Portuguese take a lot of pride in their culture and language, but they always speak either English or try some sort of Spanish or French in order to help you. Nothing gives more pleasure (except food and wine, of course) to a Portuguese than helping tourists, giving them directions and best restaurant tips. There is however a bit of cultural shock that you can avoid if you try to speak portuguese.
A lot of people speak English and will communicate with you in some form or another. You won’t ever feel lost or misguided.
Safety in Lisbon
Different outlets and indexes rank Portugal repeatedly in the top 10 of the most peaceful countries in the world.
According to 2017 Global Peace Index Portugal is the 3rd most peaceful country in the world.
Having said that, here are some pointers you should know before visiting Lisbon:
- Large cities (Lisbon and Porto, essentially) are metropolitan areas, with all the characteristics of such. You can go anywhere and walk around freely. Areas near the centre are perfectly safe to wander day and night, because there is always someone out as well.
- Be aware of pickpockets, many of them are not even Portuguese. Tourists also attract this kind of thieves from other countries.
- On other Portuguese regions/cities that are not particularly touristic, you’ll find that people tend to mind their own business. At night it should be rare find anyone roaming around, unless it’s on those hot summer nights.
- Violent crime ratios are low and occurring incidents are mostly passion related.
- There is little worrying about displaying jewellery. It’s very rare to have someone pointing a knife (even rarer a gun) at you. Just beware of those damn pickpockets.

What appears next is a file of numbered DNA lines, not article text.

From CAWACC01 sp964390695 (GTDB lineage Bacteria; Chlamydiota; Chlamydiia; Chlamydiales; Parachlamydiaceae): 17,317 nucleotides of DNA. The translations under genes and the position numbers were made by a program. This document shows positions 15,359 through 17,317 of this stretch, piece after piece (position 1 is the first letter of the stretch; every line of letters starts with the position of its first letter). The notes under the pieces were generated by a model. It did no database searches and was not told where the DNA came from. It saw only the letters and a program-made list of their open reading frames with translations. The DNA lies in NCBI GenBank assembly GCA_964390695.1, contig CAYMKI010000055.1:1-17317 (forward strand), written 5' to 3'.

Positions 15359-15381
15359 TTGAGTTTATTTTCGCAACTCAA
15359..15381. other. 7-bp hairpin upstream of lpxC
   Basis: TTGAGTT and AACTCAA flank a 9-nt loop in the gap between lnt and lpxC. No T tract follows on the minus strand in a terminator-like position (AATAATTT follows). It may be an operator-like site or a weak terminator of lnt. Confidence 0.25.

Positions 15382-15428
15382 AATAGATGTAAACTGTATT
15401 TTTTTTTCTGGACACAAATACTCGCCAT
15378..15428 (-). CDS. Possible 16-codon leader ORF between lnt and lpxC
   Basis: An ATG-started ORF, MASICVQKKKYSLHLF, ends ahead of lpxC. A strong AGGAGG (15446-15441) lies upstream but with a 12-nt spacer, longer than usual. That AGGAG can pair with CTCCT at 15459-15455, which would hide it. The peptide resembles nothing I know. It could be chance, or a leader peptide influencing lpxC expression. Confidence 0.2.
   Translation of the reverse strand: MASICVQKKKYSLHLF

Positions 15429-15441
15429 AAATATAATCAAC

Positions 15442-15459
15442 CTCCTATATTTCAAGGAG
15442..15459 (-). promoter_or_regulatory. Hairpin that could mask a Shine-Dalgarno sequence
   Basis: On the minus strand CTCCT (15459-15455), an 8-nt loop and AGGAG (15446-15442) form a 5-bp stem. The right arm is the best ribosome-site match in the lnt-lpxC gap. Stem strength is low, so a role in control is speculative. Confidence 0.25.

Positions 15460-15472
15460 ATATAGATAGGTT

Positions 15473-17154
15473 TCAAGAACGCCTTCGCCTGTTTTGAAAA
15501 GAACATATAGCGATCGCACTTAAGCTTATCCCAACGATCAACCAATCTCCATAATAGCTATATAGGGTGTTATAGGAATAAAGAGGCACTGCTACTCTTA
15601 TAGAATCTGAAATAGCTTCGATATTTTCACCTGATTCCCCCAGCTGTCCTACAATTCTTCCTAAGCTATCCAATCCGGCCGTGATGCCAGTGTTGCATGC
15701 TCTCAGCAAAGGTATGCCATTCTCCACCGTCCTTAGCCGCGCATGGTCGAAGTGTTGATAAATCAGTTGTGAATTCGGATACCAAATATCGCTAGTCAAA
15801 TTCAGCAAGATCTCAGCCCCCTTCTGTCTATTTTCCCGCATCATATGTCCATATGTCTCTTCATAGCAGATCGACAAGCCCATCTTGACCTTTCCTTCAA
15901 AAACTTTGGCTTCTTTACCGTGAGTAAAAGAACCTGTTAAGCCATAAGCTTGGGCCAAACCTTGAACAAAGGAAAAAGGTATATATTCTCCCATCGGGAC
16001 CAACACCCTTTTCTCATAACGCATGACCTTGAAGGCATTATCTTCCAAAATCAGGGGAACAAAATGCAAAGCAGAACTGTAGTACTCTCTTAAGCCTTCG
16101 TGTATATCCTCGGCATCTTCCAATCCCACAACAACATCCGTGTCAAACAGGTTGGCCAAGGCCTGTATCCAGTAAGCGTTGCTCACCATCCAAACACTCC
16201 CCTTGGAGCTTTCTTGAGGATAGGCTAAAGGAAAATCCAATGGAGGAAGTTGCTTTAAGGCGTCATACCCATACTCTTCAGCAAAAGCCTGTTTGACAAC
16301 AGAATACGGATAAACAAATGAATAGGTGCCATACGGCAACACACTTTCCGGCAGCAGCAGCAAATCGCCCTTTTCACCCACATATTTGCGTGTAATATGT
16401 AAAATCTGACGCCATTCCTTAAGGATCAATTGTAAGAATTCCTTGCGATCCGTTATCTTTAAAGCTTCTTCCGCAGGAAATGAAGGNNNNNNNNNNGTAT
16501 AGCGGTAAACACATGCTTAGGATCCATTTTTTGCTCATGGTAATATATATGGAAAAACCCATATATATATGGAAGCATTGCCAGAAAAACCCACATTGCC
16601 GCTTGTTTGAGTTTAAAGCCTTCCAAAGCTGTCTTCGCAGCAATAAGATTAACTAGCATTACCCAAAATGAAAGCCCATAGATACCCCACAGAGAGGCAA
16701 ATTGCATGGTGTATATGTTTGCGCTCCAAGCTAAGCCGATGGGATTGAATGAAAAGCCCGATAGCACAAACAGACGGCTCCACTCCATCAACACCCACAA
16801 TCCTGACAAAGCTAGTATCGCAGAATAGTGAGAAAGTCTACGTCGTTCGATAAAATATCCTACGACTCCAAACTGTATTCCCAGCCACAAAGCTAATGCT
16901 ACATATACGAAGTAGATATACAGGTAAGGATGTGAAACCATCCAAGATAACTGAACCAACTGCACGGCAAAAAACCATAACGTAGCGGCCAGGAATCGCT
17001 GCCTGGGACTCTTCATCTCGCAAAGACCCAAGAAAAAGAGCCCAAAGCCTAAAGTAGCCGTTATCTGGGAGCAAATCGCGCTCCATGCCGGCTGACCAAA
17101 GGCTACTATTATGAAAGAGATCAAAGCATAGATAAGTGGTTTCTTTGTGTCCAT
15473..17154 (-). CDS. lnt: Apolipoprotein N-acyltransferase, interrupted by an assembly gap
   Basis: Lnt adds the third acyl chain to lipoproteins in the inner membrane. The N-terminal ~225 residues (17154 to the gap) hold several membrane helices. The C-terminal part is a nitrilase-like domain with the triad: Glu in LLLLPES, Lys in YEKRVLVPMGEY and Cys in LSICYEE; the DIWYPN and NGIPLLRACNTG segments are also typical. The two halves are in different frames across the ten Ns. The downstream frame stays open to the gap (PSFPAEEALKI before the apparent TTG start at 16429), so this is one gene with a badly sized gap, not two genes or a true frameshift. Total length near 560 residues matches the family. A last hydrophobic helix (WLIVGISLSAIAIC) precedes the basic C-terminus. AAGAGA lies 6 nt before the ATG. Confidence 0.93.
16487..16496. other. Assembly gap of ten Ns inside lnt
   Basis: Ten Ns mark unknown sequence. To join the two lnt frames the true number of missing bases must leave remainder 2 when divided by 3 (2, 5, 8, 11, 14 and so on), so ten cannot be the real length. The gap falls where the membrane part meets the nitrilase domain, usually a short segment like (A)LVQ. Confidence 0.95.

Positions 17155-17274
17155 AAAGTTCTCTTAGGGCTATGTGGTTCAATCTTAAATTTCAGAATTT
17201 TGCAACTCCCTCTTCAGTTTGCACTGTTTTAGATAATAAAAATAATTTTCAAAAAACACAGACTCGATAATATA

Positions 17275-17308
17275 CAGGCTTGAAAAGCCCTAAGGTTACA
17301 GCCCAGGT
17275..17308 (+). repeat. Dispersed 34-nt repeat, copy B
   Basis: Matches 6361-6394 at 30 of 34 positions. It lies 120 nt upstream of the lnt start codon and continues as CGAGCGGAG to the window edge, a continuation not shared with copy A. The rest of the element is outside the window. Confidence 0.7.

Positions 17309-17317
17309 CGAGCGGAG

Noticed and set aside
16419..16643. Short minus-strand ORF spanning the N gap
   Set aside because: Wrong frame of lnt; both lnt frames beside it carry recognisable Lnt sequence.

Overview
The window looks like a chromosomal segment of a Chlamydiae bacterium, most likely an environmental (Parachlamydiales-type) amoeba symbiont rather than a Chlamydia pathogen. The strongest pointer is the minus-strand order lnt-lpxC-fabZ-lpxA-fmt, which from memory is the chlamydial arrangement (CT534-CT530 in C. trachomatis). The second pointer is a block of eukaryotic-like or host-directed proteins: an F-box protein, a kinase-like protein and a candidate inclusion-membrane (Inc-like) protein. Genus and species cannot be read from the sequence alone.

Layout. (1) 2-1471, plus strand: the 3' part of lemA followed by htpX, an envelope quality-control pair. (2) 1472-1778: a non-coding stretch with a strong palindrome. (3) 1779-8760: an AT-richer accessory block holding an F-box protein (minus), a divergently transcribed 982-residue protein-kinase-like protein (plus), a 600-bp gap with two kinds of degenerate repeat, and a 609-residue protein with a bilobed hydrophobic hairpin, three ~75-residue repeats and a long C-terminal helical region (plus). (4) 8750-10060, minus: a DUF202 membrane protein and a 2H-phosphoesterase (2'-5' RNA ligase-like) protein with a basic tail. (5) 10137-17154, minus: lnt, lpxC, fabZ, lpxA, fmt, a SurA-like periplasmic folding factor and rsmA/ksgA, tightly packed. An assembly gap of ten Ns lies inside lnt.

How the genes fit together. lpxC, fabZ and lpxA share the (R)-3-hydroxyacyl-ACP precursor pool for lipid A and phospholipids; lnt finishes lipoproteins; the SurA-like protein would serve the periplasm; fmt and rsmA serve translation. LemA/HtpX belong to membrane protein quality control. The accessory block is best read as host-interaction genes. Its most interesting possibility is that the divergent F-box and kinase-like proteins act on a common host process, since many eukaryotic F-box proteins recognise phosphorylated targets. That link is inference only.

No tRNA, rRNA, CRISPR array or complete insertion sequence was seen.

- If someone leaves a tip (generally coins) to a waiter, they generally tend to stick around to wait it’s collected (and not stolen). In any case, it’s fairly common to see coins on top of the table and the next visitors will sit down without touching it.
- Police forces are generally peaceful and act when necessary.
- People will help you if you need assistance.
As you probably know, drugs are decriminalized in Portugal. That doesn’t mean all Portuguese take drugs. In fact, it’s very rare to see even someone smoking a joint in public. The only difference is that we see drug addiction as a disease and try to help these people get treated, instead of turning them into criminals.
DRUGS SOLD ON THE STREET ARE A SCAM
Recently, in tourist areas, there has been a big increase of drug dealers offering drugs to tourists. This is very annoying and even considered a shame by Portuguese people. Unfortunately, the Police can’t even arrest these dealers because they don’t sell drugs. They sell flour instead of cocaine and pressed laurel instead of hashish. They could only arrest them if someone would press charges against them for fraud, since it’s not a public crime. But who’s going to officially complain that they got scammed when buying drugs?